Home > Journals > Italian Journal of Emergency Medicine > Past Issues > Italian Journal of Emergency Medicine 2021 August;10(2) > Italian Journal of Emergency Medicine 2021 August;10(2):107-11



Publishing options
To subscribe
Recommend to your librarian


Publication history
Cite this article as


CASE REPORT  NON-COVID-19 SECTION Open accessopen access

Italian Journal of Emergency Medicine 2021 August;10(2):107-11

DOI: 10.23736/S2532-1285.21.00065-3

Copyright © 2021 THE AUTHORS

This is an open access article distributed under the terms of the CC BY-NC-ND 4.0 license which allows users to copy and distribute the manuscript, as long as this is not done for commercial purposes and further does not permit distribution of the manuscript if it is changed or edited in any way, and as long as the user gives appropriate credits to the original author(s) and the source (with a link to the formal publication through the relevant DOI) and provides a link to the license.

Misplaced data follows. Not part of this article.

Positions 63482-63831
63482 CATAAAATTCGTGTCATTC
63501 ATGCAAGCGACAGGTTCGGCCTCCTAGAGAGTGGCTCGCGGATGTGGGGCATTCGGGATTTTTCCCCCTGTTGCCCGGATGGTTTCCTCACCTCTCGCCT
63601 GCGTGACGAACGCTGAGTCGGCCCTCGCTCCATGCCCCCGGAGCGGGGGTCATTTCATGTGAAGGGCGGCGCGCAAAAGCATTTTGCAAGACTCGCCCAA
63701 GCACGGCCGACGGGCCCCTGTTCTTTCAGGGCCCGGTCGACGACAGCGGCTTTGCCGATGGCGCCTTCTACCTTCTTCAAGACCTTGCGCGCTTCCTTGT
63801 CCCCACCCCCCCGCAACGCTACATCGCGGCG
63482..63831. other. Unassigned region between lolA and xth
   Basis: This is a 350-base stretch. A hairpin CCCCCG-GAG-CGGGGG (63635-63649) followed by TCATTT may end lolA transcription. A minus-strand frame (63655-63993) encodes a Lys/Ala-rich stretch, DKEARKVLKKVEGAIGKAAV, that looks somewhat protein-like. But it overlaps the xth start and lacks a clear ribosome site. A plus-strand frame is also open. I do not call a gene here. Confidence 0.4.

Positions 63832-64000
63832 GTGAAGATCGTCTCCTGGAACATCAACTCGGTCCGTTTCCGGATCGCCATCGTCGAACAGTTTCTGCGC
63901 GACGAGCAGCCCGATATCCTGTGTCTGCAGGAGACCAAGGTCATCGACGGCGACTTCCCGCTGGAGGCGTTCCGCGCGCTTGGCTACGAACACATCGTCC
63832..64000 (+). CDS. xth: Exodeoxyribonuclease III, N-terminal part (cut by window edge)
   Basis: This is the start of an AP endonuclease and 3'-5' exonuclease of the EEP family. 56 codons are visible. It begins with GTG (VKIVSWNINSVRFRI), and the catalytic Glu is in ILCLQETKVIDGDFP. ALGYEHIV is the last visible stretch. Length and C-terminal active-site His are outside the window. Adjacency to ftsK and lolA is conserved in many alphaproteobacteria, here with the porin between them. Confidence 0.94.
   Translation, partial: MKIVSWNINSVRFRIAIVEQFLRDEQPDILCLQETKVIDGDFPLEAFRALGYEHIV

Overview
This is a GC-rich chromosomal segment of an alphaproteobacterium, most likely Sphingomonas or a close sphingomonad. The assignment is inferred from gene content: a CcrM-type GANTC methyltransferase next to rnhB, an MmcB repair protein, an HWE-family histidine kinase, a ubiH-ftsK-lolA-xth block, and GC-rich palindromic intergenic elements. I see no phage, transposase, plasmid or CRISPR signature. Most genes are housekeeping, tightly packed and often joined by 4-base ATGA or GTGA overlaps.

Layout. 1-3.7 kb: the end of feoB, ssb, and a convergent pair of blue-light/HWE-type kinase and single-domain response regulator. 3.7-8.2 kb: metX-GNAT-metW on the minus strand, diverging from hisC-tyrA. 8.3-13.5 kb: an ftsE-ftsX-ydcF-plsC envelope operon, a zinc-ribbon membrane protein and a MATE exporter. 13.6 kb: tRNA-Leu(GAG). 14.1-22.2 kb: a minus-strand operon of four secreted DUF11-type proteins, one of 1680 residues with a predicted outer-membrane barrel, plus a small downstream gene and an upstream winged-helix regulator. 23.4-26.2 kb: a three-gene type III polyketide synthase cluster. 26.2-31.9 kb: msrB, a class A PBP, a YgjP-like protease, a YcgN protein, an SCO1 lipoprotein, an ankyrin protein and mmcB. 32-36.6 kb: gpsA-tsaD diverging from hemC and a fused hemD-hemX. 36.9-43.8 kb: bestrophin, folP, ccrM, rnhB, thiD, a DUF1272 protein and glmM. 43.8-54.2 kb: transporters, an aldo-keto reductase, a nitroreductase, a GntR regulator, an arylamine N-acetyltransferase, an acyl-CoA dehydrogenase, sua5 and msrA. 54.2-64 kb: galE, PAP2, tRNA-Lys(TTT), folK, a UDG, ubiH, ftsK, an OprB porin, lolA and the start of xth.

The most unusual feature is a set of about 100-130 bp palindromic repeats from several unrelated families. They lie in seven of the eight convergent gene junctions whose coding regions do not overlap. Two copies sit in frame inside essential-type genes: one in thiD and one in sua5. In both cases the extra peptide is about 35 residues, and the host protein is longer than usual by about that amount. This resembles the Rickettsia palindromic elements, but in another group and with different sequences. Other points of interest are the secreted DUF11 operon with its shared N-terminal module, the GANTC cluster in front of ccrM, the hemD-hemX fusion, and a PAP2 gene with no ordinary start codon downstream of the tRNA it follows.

language: English

Epistaxis and headache at the Emergency Department: case report from a neurological point of view

Filippo MANELLI 1 , Roberto FURLONI 2, Stefano BONETTI 1, Maria S. COTELLI 3, Marinella TURLA 3

1 Emergency Unit, ASST Valcamonica, Esine, Brescia, Italy; 2 Unit of Medicine, ASST Valcamonica, Esine, Brescia, Italy; 3 Unit of Neurology, ASST Valcamonica, Esine, Brescia, Italy

Hereditary hemorrhagic telangiectasia (HHT) is also known as Osler-Weber-Rendu disease Patients often have vascular malformations that involve their lungs, brain, spinal cord, and gastrointestinal tract as well, which are the main causes of morbidity in patients with HHT. The sequelae of visceral organ involvement include ischemic stroke, cerebral bacterial abscesses, intracranial hemorrhage, chronic hypoxia, dyspnea with exertion, pulmonary hypertension, high output heart failure, gastrointestinal bleeds and liver failure. We reported a case of HHT evaluated at our Emergency Department due to persistent epistaxis and headache, with special focus on neurological potential manifestations and neuroimaging pattern.

KEY WORDS: Telangiectasias; Telangiectasia, hereditary hemorrhagic; Epistaxis

top of page